By Mario Casayuran
The Senate energy committee advised yesterday the Aklan Electric Cooperative, Inc. (AKELCO) to invoke force majeure to avoid passing on extra power charges to its consumers during the impending six-month closure of Boracay Island.
The closure of restaurants, resorts, and other commercial establishments on Boracay Island during the effectivity of the closure order would not only result in the loss of jobs, Sen. Sherwin T. Gatchalian, committee chairman, said.
‘’It will also drive down the demand for electricity in AKELCO’s franchise area, as these commercial establishments account for 41 percent of the electric coop’s power demand,” he added.
Gatchalian estimated that from a high of 28 megawatts (MWs), the energy demand of Boracay would drop to a mere four MWs during the closure period, leaving a huge surplus of unconsumed electricity contracted by AKELCO through long-term power supply agreements (PSAs) with various generation companies.
‘’If business goes on as usual, the rest of AKELCO’s customers throughout Aklan, Antique, and Capiz will have to pay an additional P1.58 per kilowatt hour (KWH) in pass-on charges to compensate generation companies for the electricity that is not consumed on Boracay Island. This will result in a total of P178 million in additional charges to be shouldered by consumers over the next six months,’’ he explained.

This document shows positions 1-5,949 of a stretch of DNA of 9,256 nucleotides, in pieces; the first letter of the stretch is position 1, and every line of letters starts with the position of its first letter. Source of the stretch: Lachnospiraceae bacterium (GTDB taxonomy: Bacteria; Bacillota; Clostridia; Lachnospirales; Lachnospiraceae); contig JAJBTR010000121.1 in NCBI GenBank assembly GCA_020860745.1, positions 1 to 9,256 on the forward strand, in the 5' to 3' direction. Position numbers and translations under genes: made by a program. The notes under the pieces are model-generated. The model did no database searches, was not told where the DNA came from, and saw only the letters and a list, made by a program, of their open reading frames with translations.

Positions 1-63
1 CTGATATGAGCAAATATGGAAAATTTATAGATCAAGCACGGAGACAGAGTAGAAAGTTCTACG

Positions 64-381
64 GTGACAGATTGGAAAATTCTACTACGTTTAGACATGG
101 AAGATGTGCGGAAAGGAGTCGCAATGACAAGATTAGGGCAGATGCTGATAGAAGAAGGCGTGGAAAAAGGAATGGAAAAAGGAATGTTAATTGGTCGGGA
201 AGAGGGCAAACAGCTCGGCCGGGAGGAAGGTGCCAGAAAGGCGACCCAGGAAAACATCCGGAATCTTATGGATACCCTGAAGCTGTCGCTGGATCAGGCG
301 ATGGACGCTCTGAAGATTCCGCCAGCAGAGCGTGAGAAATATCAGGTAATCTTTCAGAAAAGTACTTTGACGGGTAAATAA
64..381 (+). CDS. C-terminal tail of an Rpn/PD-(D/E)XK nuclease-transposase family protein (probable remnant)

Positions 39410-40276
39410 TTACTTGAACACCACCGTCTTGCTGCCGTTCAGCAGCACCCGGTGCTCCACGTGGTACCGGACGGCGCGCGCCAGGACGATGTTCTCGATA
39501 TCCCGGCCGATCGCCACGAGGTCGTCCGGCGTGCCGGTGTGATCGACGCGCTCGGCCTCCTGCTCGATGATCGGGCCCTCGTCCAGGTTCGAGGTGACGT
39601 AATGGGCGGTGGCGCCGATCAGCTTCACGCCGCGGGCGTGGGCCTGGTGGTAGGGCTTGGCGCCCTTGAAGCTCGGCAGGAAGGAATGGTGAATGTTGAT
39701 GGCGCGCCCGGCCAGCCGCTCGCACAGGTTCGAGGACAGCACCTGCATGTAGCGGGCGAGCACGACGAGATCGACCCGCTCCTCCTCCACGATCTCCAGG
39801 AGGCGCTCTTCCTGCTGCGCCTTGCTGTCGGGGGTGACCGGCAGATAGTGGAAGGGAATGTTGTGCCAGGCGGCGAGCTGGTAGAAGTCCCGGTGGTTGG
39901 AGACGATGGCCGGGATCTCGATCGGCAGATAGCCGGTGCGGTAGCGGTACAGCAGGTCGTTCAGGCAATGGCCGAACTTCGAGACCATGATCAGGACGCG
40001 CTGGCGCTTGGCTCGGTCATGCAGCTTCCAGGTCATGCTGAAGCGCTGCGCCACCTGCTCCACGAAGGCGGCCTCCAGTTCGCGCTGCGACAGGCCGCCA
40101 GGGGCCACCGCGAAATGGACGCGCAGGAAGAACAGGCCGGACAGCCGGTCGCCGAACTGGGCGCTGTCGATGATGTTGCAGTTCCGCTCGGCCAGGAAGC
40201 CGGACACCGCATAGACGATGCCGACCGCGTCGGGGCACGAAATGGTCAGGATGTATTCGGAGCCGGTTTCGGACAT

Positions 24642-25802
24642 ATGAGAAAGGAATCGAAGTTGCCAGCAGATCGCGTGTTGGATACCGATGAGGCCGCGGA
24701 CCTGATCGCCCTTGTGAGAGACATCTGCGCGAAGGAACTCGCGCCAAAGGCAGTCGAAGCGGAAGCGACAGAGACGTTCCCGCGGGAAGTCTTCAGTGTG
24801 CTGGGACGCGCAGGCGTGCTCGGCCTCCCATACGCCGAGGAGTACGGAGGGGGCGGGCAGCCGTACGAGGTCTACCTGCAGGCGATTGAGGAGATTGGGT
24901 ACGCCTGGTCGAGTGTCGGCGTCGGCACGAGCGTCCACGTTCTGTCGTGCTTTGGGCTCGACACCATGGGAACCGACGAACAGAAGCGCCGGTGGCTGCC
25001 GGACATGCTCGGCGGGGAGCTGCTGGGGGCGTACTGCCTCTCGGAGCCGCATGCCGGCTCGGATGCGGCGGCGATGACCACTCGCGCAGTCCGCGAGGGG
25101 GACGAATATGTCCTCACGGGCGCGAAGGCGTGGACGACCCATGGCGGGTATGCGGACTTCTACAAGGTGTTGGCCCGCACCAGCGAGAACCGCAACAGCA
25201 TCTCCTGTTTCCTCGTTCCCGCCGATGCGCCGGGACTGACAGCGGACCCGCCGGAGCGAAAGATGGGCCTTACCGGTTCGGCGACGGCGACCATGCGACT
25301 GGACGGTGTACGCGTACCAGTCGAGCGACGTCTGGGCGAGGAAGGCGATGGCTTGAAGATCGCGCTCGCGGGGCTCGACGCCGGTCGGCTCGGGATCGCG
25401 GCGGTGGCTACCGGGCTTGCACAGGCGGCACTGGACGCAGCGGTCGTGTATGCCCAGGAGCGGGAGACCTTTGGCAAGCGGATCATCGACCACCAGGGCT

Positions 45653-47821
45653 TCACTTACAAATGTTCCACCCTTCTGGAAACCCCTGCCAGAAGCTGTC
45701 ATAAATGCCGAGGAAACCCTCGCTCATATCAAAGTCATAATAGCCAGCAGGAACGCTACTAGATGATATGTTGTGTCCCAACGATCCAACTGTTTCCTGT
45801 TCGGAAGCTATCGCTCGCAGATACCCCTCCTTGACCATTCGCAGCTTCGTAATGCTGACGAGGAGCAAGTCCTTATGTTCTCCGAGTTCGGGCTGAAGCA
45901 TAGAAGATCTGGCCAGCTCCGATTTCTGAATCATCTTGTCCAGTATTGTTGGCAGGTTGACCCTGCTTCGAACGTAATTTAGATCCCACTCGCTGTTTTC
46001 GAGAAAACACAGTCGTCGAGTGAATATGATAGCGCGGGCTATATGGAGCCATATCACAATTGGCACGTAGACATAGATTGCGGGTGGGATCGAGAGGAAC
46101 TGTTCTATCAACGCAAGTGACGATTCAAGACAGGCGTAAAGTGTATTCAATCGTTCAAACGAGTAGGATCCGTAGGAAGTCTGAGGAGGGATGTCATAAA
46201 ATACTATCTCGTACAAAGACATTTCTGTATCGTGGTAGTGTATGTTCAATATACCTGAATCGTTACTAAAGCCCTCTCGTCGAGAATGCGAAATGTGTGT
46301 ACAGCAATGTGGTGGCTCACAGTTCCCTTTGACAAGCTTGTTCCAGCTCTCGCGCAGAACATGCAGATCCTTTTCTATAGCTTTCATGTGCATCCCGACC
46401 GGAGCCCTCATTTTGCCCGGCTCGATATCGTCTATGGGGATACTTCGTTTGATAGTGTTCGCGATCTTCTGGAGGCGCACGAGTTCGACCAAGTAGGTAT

“That would be an unconscionable burden to put on Visayan power consumers, who already have to suffer through high power rates during the summer,” he said.
To prevent the imposition of pass-on charges, Gatchalian called on AKELCO to invoke the force majeure provisions of its PSAs with the generation companies to temporarily suspend the procurement of unneeded electricity during the Boracay closure period.
“Clearly, the complete closure of Boracay is an unforeseeable event completely beyond the control of AKELCO. This is definitely an instance when force majeure will apply,” the senator said, noting that the forthcoming declaration of a state of calamity in Boracay would bolster AKELCO’s case,’’ he said.
“The state of calamity declaration would also allow the local government units (LGUs) and AKELCO access to calamity funds. These should be used to further mitigate the impact of the Boracay closure on electricity consumers in Aklan, Antique, and Capiz,” he added.